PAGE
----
Friday, October 12, 2012

Illinois' plan to close seven prisons stopped

Illinois Gov. Pat Quinn’s plan to close seven state corrections and juvenile justice facilities, including Tamms super max prison, is in serious jeopardy after Circuit Court Judge Charles Cavaness sided with AFSCME issued an injunction to stop the shut downs, according to Progress Illinois.

AFSCME sued, claiming that the governor broke the union’s contract by not negotiating over the closings' potential impact. The union also said that the shut downs would pose a danger to their employees, arguing that the closures would exacerbate an already significant prison overcrowding problem.

But Quinn’s plan could still go forward. A higher court might overrule Cavaness or a labor arbitrator may side with the governor in their dispute with the AFSCME Council 31 public employees union, which represents corrections and juvenile justice employees.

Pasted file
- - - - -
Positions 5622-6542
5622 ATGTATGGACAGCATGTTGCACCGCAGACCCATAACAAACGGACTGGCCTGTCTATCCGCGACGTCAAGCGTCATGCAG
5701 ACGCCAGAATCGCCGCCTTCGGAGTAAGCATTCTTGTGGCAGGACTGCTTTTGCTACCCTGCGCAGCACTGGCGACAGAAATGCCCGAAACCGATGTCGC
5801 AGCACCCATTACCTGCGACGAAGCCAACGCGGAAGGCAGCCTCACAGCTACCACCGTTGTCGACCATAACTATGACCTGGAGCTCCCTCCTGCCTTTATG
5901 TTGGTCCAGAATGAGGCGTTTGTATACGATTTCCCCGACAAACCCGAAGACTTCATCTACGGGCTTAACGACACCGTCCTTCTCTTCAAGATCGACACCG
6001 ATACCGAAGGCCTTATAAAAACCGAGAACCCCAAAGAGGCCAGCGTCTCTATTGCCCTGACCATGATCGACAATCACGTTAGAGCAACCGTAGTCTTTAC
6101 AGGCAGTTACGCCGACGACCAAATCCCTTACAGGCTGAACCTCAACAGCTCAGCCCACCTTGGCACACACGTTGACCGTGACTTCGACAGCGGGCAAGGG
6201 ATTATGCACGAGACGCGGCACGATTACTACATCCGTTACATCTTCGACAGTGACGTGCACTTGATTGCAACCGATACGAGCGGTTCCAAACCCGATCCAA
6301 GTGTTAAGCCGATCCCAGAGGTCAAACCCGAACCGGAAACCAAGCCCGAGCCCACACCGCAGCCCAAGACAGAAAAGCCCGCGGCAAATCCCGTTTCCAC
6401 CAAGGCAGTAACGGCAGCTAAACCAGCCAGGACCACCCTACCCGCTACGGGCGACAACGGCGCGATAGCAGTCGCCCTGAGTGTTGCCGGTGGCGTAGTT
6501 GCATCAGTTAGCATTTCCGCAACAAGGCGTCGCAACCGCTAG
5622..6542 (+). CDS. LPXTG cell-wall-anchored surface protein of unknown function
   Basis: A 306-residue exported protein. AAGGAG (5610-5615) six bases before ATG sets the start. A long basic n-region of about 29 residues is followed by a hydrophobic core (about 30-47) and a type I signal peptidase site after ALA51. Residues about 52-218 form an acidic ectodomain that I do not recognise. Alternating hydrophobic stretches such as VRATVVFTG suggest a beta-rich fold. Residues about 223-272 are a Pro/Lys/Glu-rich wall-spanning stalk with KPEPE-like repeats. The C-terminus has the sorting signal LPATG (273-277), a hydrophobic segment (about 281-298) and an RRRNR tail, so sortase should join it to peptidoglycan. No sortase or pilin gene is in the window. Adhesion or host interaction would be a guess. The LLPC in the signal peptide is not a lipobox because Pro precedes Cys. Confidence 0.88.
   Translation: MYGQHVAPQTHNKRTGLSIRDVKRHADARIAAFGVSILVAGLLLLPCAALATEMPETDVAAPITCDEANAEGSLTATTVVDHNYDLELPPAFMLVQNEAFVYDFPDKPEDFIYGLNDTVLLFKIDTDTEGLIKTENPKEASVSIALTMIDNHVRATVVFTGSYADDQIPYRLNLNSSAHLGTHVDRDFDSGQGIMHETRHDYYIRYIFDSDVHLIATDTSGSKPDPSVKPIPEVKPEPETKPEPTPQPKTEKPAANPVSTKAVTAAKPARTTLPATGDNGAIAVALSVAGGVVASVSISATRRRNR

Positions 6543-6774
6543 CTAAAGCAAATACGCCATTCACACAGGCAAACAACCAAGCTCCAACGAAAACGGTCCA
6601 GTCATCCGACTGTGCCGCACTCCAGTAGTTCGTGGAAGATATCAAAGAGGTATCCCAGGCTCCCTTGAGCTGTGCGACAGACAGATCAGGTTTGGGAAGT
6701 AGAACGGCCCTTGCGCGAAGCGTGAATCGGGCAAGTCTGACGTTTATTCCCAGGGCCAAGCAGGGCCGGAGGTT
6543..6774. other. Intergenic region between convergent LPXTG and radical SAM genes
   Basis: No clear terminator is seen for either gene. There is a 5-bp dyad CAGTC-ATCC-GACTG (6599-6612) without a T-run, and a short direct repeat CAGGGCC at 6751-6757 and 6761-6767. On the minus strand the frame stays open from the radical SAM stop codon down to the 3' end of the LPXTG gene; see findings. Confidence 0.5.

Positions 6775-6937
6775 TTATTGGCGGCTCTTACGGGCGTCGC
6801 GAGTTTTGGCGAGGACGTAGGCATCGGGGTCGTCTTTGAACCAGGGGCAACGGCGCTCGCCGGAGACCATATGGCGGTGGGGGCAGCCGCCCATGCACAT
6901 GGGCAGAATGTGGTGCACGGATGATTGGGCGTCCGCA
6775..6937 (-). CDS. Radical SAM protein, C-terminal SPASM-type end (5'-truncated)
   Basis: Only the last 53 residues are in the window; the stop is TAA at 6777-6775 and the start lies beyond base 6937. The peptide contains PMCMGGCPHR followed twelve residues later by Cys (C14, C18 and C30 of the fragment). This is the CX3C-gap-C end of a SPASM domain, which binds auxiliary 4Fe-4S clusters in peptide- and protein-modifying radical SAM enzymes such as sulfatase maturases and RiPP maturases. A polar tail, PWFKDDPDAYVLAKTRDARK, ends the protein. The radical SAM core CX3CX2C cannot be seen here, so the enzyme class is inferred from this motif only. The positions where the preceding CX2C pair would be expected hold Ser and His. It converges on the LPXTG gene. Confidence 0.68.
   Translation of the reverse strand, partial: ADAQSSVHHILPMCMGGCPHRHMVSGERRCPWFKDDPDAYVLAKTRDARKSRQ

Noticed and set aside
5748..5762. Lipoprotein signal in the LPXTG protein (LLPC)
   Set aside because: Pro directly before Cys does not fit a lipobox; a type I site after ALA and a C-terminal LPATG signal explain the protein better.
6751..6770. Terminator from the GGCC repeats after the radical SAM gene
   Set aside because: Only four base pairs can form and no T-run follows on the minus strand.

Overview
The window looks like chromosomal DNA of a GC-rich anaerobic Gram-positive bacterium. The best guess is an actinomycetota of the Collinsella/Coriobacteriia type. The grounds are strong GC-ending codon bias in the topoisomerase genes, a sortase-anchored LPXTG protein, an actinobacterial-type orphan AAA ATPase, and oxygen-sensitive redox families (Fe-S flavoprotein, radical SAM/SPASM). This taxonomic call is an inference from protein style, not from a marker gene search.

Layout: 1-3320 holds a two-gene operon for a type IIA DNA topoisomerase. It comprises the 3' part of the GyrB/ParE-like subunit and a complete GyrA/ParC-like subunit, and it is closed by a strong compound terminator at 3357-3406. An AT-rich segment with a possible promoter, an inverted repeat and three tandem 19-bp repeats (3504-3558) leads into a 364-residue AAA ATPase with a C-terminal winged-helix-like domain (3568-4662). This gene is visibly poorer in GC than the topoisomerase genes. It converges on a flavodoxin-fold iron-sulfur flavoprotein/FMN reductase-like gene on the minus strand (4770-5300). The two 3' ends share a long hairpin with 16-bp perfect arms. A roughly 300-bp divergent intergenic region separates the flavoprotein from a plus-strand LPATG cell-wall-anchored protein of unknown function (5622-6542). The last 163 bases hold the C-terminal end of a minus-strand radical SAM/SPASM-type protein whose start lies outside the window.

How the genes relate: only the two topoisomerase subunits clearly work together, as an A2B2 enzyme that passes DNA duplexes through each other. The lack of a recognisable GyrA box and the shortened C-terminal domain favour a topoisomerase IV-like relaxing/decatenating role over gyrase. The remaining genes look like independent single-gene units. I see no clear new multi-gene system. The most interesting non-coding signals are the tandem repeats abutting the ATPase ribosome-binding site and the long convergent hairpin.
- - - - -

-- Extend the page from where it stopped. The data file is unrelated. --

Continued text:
For now, the state will indefinitely continue to pay what Quinn’s office estimates to be $7 million a month to keep the facilities open.

One consequence of the ruling is that the governor’s desire to shift $57 million that would have been saved from the closings to the Department of Children and Family Services (DCFS) during the Illinois General Assembly’s November fall veto session probably won’t happen.

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